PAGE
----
177. The Women who Show Up

“The Women who Show Up”

I want to acknowledge how gender binary and cis-everything this blog post is, but I hope you will see why I set it up this way.

A fellow special needs mom in my town recently ran for, and was selected to be, a borough council member. Her platform was greater inclusion of the disability community, and a greater voice for lower income residents. I was touched to have been asked to write a letter on her behalf (she is more than qualified for the job), and would like to join in the chorus of congratulations for Tara Canavera, who not only deserves the position, but honors us by becoming our representative.

It is interesting in a not-good way how the ‘showing up’ that women do all the time is so often devalued. Our presence is taken for granted. In all the spaces I have navigated, the few men are praised for showing up (and they usually don’t unless there are leadership positions to be had, but of course hashtagnotallmen), and the women are invariably given more work, yet acknowledged far less for that labor. So the fact that women, including Tara, are filling positions of leadership, and having their names and tireless endeavors actually rewarded in a concrete way, not to mention that infrastructural support becomes available in ways that are barred to people who do not have organizational and community endorsement, just makes my heart glad.

As far as dismissive remarks go, I have heard some doozies, whether it is in LGBTQ, autism, or cultural spaces. Partly I think it’s because of sexist Desi dynamics which we are all invited to uphold. Men must be coaxed and cajoled into community engagement; and the giving of their time must be vocally honored. Women don’t ‘need’ all that; we show up, and are told we chatter too much, and we are scolded loudly for not bowing to existing power dynamics, which are known, by the way, in everyday jargon, as cliques. We also appear less frequently in photo ops and PR clips, FYI, unless our husbands are by our sides. But God forbid we call it out; are we in it for the kudos? And if not, why search for glory? For shame!

If I had a rupee for every time I have experienced someone running their eyes over a group of willing volunteers and pronouncing “I mean, it’s great you’re all here, but more dads need to show up,” I could have spent my money on a whole new Desi wardrobe annually by now. AND I could have shown up in person in India to collect it. On my private jet. There is such an erasure when people say those things, even if they are meant as a chastisement for men to do more.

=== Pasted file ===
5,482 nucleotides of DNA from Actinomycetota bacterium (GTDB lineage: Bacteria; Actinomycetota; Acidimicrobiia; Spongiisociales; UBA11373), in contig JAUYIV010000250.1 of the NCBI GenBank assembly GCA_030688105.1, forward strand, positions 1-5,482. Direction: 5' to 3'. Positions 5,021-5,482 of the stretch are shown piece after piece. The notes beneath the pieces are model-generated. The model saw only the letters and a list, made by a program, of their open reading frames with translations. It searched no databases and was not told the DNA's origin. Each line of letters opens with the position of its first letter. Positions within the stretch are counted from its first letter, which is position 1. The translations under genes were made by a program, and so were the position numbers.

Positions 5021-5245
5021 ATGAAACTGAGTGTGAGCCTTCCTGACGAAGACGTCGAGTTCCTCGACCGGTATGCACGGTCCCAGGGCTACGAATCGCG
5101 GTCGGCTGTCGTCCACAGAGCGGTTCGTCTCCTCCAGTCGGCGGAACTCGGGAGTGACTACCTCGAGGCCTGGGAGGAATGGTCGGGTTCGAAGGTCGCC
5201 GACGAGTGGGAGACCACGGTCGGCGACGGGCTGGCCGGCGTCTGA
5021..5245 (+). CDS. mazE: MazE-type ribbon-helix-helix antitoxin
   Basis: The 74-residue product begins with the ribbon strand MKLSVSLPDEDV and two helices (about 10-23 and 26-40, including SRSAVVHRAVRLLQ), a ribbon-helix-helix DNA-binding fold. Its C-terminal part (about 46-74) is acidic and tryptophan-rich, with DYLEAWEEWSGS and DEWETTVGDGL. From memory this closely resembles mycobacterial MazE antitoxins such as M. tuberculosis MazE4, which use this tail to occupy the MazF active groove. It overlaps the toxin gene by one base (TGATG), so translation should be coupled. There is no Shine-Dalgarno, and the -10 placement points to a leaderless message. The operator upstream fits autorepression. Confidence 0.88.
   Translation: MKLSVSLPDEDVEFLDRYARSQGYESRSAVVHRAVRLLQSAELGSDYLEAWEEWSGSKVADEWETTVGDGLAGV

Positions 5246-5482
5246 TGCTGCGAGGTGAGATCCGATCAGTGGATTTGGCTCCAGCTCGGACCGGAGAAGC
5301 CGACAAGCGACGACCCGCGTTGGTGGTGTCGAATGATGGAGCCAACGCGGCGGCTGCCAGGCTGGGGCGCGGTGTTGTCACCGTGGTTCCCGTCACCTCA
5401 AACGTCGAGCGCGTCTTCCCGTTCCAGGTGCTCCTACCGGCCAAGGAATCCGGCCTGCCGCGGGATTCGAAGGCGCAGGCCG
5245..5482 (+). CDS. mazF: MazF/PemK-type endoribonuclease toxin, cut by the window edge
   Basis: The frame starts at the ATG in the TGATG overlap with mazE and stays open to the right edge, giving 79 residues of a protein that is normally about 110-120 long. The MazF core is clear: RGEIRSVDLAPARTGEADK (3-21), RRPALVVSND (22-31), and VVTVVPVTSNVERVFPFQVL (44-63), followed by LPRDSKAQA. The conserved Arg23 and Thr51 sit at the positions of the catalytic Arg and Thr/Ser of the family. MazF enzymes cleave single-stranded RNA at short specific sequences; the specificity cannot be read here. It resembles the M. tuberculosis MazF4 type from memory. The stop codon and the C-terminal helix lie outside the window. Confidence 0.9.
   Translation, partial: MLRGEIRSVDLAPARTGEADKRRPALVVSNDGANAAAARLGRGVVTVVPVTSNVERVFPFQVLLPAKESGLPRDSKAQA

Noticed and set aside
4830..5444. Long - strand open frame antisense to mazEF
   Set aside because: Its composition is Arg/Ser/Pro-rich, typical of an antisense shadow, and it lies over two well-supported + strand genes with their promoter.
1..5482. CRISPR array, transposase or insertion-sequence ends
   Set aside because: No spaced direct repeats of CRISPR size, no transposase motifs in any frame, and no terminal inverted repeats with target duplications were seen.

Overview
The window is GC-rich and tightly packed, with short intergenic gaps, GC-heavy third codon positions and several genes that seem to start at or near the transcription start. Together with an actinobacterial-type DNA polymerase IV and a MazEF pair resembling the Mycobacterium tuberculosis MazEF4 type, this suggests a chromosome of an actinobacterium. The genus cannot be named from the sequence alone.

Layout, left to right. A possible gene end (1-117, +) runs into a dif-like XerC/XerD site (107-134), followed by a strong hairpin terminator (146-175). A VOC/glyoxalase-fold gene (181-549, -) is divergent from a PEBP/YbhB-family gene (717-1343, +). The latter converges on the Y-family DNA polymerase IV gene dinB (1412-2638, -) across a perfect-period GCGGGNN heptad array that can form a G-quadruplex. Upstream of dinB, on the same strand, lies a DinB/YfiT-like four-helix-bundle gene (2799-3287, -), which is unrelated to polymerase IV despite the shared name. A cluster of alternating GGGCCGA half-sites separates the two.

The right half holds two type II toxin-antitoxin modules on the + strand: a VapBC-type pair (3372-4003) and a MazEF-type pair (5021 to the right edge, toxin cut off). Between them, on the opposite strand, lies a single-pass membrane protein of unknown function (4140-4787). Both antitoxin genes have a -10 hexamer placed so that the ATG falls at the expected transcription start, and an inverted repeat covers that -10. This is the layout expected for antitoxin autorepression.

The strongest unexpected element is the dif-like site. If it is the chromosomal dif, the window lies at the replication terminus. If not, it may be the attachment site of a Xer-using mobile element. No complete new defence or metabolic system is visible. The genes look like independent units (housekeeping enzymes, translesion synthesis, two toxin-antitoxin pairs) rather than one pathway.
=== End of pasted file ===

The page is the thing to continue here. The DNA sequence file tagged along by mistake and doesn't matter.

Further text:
Because, you know, if you see a special needs parent in any sort of public position, their partner is probably shouldering the parenting so they can show up to meetings and events. There isn’t any more glamorous way to make representation happen for us. Childcare for years on end gets expensive. We spend that money prudently. There is nothing at all wrong with the behind-the-scenes person being the dad. There is nothing unnatural about a dad being just as wanted and cherished as a mom might be by an autistic child or adult. And just as a general factoid, it gets difficult for women to physically wrangle growing teenagers, so men do end up taking on more of that labor if they are so able, as the years go by, and children become youths. (HashtagIknowthereareexceptions)

I have turned such a deaf ear to the praises heaped on my husband for simply being a parent of an autistic child that you will have to direct them to him personally. Don’t worry, though; I am still doing lots of traditionally female tasks, and A still chases me around longing to taste whatever I cook, so the either-or feminist utopia is not yet realized. 😉

And this is why I believe in outside leadership opportunities for women. We adore our children, AND we are often the ones who have great ideas. Why should we not have the power to implement them? This isn’t some sectarian politics I am engaging in, or even verbal sparring. I think it is worth noting how often it is only when women seek leadership, remuneration, or even just free time that we are told we are making it about gender and about our need for attention. Our skills are expected to be both above and below such materialistic, individualistic intent.

Admit women to seats of power. Pay women for our work. And adapt to how women shape public spaces. Because we do. And it’s better with our presence and input and, yes, even most times when we have the final say. That final say is more likely to have consensus-seeking behind it anyway.


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